The brand also strictly avoids "anti-nutrients," certain legumes and starches that can interfere with nutrient absorption. In my entire deep dive, I couldn't find a knock against these guys when it came to healthfulness.

Taste of the Wild: Like Sundays, Taste of the Wild is made of fruits and veggies in addition to the meats each flavor centers around. Still, the ingredients list stretches on and on -- the formula I sampled clocked in at over 50 ingredients. With many of these being oils and vitamins, as well as niacin, biotin, and ascorbic acid, the relative proportion of whole foods feels a little lacking. 7.5/10.

Ollie: There's no denying that as a refrigerated food, Ollie's ingredients are very, very fresh. Ollie’s food is gently cooked, human grade, and free of zero-nutrient "fillers" too. Unfortunately, it contains several of the anti-nutrient legumes mentioned above, meaning there's a possibility that all of its nutritional aspects aren't being fully absorbed by our furry friends. 8/10.

Winner: Sundays for Dogs

Test #2: Convenience

Let's face it, kibble is always going to reign supreme here. Pouring your dog's meal from a box is just inherently a lot easier than remembering to defrost it the night before. But for the sake of the scientific method:

Sundays: With a lightweight box that sends food tumbling out like morning Cheerios, a box of Sundays takes up precious little counter space. The brand also formulates a plan tailored to your dog on its website and gives discounts on subscription plans so that the food arrives before you ever have to scramble for backup. It's a breeze. 9/10.

Taste of the Wild: Unlike the other two, this is not a DTC brand, meaning Taste of the Wild is only found through authorized retailers. That's not necessarily a bad thing -- you can visit your local pet store or purchase through sites like Chewy -- but it adds another step to the process. The bags come in several sizes, so you can pick which one works best for your desired shopping frequency (or for how much space you have to store it). Just don't forget to keep an eye on your inventory. 8/10.

Ollie: I'm not trying to be hyperbolic here. Defrosting dog food is not the world's tallest order, and once it's thawed, a package of Ollie lasts for four full days in the fridge. But the reality is that I never remember to defrost my own food. My freezer is a veritable crypt of chicken breasts I was saving for a rainy day only to end up ordering Postmates instead. With enough new changes to adjust to in my pet-owning life, this new rhythm is one I'm not keen to add to the pile. 5/10.

Winner: Sundays for Dogs

Ollie makes a pretty sweet lunchbox

Test #3: Cost

Since these brands come in different sizes and subscriptions, I decided to use a standard metric across the board: how much feeding my dog only this food would cost me per week. Not much editorializing to do here; it comes down to the numbers.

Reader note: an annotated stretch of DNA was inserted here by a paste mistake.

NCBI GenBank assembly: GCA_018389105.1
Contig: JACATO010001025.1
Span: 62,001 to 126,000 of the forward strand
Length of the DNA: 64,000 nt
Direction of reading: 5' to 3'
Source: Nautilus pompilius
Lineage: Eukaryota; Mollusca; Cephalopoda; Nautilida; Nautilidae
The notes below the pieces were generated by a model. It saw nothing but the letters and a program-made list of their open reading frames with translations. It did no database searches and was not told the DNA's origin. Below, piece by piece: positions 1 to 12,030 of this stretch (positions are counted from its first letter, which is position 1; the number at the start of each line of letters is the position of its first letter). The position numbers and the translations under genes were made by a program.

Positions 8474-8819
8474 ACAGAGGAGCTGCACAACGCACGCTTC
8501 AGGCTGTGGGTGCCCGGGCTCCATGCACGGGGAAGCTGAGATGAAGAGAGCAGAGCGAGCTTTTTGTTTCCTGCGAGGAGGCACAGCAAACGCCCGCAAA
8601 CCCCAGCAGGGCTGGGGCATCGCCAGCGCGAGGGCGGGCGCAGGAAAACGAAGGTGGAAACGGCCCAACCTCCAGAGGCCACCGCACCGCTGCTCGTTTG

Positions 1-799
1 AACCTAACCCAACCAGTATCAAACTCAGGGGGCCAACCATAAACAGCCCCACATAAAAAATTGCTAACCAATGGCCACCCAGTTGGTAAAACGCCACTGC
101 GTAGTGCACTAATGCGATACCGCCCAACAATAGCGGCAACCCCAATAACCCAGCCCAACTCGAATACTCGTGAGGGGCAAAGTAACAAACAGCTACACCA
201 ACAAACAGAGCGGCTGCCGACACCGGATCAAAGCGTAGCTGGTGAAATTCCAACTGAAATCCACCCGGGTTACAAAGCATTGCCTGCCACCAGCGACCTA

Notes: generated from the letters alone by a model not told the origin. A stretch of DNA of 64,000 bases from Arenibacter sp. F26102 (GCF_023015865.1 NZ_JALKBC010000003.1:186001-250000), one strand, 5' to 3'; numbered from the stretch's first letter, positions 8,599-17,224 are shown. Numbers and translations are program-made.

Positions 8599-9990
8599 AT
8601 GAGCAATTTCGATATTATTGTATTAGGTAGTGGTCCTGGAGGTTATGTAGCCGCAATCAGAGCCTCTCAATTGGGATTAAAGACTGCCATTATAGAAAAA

Sundays: According to the Sundays site, my dogs' diet would cost $3.49 a day, so around $24.50 a week. It's a premium dog food, so the number makes sense, but there are certainly more affordable options. 7/10.

Taste of the Wild: The package recommends I feed my pup 4 cups of Taste a day, or 28 cups a week. Calculating that percentage of the 134 cups in the largest available bag (the 28-pounder) brought me to a weekly cost of around $10. Objectively, that's pretty solid. 9/10.

Ollie: Ollie's subscription plan, on the other hand, comes in at $50 a week. While there was an initial half-off discount on my first order (of two weeks' worth), this one adds up fast at $200 a month. More than my car payment! 4/10.

Winner: Taste of the Wild

Test #4: Aesthetics

Call me vain, but appearances matter -- especially in a product you're going to be staring at every day. You wouldn't be on a website devoted to DTC brands if you didn't agree! While the above categories certainly weighed more heavily into my decision, here are my honest thoughts. Straight from the eye of the beholder.

Sundays: From the moment it arrives at your doorstep, Sundays' bright yellow packaging makes you smile. The fact that it's stored in a nostalgically-shaped cereal box doesn't hurt either. The food itself looks like jerky (thanks to the slow air-drying), which feels more exciting than a mass of pellet-shaped kibble, and the little stickers that come along with it are an adorable touch. 9/10.

Taste of the Wild: While I'm a fan of the John Muir-esque wildlife drawings that adorn each package, I can't get past the fact that the bags aren't resealable. It's honestly just a bummer having to roll the tops down and fasten them with chip clips when a clasp or zip top would have been an easier solution. 6.5/10.

Ollie: I've been hard on Ollie in this throwdown, but props where props are due: the brand makes a gorgeous product. The packages are colorful and come with their very own personalized lunchbox and food scooper, with a streamlined efficiency that's right out of the Ikea playbook. Ollie makes dog food feel chic again (if the price tag didn't already.) 9/10.

Winner: Sundays for Dogs and Ollie

We have a winner!

FINAL VERDICT: Sundays It Is!

Oh me of little faith. Everything my peers said about Sundays was true, and the difference came through in spades. My adorable pup lights up whenever that box comes out -- no surprise, since it won a blind taste test 40-to-0 against other premium kibbles. But the nutrition, convenience and cost suit my lifestyle just as well as the flavor bomb suits his. That's what I call a win-win.

Shop our winner at Sundaysfordogs.com!